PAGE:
We define manufactured housing as housing units that are factory built with a steel undercarriage that remains as a structural component and limits the structure to a single story. These types of manufactured homes are sometimes known as mobile homes. We do not consider other factory-built housing (not built on a permanent chassis), such as modular, prefabricated, panelized, or sectional housing, to be manufactured housing. If your home is one of these types, please complete the application indicating that your home is a single family home.

In order to qualify for our loan programs a manufactured home must meet the following requirements:

  • A manufactured home is any dwelling built on a permanent chassis and attached to a permanent foundation system.
  • Be a one-family dwelling that is legally classified as real property.
  • The towing hitch, wheels, and axles must have been removed and the home must be permanently attached to a foundation system that meets state and local codes as well as the manufacturer’s requirements.
  • Foundation system must be appropriate for the soil conditions for the site and meet local and state codes.
  • The land on which the manufactured home is situated must be owned by you. We do not provide financing for manufactured homes located on rented or leased land.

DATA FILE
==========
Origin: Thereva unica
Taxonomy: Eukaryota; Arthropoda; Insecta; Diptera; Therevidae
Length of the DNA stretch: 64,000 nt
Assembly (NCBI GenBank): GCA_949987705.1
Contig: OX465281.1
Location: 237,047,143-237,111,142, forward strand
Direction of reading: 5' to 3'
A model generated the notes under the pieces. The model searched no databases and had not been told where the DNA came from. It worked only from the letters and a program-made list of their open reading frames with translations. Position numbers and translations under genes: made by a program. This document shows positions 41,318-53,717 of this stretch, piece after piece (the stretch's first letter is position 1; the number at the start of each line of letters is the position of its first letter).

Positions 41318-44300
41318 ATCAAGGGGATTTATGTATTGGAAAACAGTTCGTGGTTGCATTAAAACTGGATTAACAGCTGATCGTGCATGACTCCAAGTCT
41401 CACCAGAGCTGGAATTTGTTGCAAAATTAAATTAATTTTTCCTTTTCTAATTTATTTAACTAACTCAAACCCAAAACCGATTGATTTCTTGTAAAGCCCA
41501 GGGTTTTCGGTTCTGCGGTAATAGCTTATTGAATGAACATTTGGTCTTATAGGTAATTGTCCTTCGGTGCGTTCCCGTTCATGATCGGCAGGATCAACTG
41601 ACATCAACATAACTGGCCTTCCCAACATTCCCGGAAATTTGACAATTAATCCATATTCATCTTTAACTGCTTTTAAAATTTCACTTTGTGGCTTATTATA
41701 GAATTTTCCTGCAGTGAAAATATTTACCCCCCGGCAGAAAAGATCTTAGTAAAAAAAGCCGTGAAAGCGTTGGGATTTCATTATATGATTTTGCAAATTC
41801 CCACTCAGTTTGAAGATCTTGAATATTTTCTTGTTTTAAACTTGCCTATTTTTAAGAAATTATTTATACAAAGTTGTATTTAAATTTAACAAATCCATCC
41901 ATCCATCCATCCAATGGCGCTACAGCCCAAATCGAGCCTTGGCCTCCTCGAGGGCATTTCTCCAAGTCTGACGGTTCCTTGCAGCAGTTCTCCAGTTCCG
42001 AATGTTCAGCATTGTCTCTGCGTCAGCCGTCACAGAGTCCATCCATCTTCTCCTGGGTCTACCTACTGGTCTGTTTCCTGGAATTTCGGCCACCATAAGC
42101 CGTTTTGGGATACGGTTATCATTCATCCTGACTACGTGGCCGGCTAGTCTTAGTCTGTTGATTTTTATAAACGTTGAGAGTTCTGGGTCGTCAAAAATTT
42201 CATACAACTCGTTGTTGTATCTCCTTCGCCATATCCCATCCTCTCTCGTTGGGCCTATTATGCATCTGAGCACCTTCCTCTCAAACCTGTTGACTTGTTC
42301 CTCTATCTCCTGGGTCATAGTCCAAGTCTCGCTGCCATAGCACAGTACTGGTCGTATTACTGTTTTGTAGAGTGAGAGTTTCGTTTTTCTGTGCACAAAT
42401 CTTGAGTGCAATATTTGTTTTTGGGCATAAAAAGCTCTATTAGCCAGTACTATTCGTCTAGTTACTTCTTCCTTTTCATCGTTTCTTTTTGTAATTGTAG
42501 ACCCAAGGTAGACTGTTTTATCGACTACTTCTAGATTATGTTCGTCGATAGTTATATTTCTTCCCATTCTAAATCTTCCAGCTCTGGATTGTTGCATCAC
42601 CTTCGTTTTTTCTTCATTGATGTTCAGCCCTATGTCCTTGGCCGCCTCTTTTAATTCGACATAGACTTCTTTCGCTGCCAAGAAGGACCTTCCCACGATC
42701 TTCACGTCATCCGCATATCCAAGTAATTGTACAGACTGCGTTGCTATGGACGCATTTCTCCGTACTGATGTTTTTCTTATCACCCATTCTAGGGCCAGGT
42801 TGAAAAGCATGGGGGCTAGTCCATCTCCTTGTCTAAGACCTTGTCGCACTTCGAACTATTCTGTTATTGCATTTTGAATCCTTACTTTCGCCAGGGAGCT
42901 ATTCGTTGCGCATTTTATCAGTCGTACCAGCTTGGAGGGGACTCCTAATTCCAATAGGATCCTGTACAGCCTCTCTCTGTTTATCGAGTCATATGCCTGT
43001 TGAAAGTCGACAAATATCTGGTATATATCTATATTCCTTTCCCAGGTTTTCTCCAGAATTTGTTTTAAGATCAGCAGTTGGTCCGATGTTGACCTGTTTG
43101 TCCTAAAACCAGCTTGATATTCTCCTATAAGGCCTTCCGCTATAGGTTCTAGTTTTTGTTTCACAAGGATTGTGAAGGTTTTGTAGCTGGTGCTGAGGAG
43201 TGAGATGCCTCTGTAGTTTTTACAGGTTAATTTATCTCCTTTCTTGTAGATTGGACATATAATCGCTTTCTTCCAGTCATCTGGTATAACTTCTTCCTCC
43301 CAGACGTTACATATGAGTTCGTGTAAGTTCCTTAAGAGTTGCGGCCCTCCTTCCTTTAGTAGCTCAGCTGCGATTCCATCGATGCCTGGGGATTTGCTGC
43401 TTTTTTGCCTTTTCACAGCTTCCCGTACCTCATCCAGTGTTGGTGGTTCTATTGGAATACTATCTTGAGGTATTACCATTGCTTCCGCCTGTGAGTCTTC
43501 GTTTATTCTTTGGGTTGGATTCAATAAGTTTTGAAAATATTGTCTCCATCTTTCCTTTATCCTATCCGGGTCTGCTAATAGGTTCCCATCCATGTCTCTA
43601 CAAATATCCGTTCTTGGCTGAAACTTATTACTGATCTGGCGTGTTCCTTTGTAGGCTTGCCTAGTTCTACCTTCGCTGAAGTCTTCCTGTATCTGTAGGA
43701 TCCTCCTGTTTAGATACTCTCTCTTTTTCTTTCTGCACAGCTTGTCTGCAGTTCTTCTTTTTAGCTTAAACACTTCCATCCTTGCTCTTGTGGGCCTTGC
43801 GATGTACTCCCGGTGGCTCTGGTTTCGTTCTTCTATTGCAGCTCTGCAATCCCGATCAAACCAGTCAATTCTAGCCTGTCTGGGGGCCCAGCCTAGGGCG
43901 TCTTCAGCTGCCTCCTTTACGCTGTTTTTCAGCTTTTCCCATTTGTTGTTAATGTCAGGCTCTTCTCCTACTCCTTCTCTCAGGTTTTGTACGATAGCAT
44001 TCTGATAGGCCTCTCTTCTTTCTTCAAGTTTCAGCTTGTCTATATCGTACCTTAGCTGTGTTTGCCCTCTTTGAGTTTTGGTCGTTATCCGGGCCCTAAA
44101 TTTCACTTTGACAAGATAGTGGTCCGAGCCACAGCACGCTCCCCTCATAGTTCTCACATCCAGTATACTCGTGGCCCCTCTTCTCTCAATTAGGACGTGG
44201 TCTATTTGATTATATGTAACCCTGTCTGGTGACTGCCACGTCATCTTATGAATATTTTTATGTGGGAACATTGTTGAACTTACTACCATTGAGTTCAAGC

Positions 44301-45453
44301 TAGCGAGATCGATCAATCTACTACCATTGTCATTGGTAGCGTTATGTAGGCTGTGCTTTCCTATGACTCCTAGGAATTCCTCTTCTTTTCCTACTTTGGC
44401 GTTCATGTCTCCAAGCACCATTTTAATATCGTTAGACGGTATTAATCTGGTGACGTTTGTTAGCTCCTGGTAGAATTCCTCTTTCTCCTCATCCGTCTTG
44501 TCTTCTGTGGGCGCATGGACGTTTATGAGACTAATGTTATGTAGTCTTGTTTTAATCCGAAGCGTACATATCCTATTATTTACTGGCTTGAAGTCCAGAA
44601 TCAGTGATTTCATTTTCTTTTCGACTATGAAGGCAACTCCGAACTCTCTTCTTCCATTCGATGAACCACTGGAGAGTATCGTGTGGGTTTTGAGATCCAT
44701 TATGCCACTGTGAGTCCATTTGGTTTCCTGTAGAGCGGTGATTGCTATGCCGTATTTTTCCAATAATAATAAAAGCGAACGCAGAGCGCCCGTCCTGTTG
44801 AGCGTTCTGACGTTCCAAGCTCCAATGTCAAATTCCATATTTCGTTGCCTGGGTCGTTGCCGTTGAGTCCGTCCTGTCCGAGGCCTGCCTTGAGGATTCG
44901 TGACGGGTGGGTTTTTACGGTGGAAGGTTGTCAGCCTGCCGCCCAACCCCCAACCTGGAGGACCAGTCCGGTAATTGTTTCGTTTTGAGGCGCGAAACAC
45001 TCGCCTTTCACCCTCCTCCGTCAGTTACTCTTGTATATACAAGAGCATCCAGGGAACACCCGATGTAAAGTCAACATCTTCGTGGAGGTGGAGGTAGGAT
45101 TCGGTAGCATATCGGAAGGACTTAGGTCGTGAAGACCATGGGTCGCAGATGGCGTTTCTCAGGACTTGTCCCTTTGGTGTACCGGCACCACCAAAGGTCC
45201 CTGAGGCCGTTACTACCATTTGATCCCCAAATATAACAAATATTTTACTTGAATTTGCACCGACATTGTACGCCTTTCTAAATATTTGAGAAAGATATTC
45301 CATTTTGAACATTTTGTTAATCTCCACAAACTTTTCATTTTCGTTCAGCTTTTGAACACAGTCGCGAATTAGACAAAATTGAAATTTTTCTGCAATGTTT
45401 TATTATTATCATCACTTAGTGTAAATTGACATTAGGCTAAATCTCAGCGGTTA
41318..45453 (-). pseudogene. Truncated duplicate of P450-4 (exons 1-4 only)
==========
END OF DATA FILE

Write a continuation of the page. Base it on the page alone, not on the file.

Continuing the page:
• Must have been built in compliance with the Federal Manufactured Home Construction and Safety Standards that were established June 15, 1976. Generally, compliance with these standards will be evidenced by the presence of a HUD Data Plate that is affixed near the main electrical panel of the home or in another readily accessible and visible location.
  • Must be acceptable to typical purchasers in the market area.
  •  
    Top

    For homes in the states of Alaska and Washington, www.realtor.com is a good website to research homes for sale. Searches can be processed based on your specific desires, including location, purchase price, and property type as well as the number of bedrooms, bathrooms or size of garage sought. MLS Alaska is also a good resource if you are looking to purchase in the state of Alaska – searches can be conducted utilizing a map.

    Of course, there are always the basic methods for finding a home by reading your local newspaper and local magazines. Look in the classified section of your local newspaper and you’ll find listings submitted by different real estate agents as well as homes for sale directly by the owner. Many businesses, including Alaska USA, carry the Homes & Land Magazine which has advertisements specific to the region and usually include property photos. The magazine is also available on the Internet, allowing nationwide searches to be conducted by city, map, or zip code. Homes that are for sale by owner (FSBO), when the Seller chooses not to work with a real estate agent, can be searched and located on the Internet. Click here for homes in Alaska, or here for homes in Washington.

    Alaska USA Mortgage Company and Alaska USA Federal Credit Union are committed to provide you with the best financing programs available to assist you in achieving your dream of becoming a home owner!

    Ready to apply? Click here!

    Contact Us

    Alaska: (800) 737-3033

    California: (877) 722-8919

    Washington: (800) 813-1799

    View all office locations

    Equal Housing Lender NCUA© Copyright 2009 MortgageBot LLC and Alaska USA Mortgage Company - All rights reserved.
    Regulated by the National Credit Union Administration (NCUA), an agency of the U.S. Government.

    Online Application: Site Security | Privacy Policy | Terms Of Use | What To Expect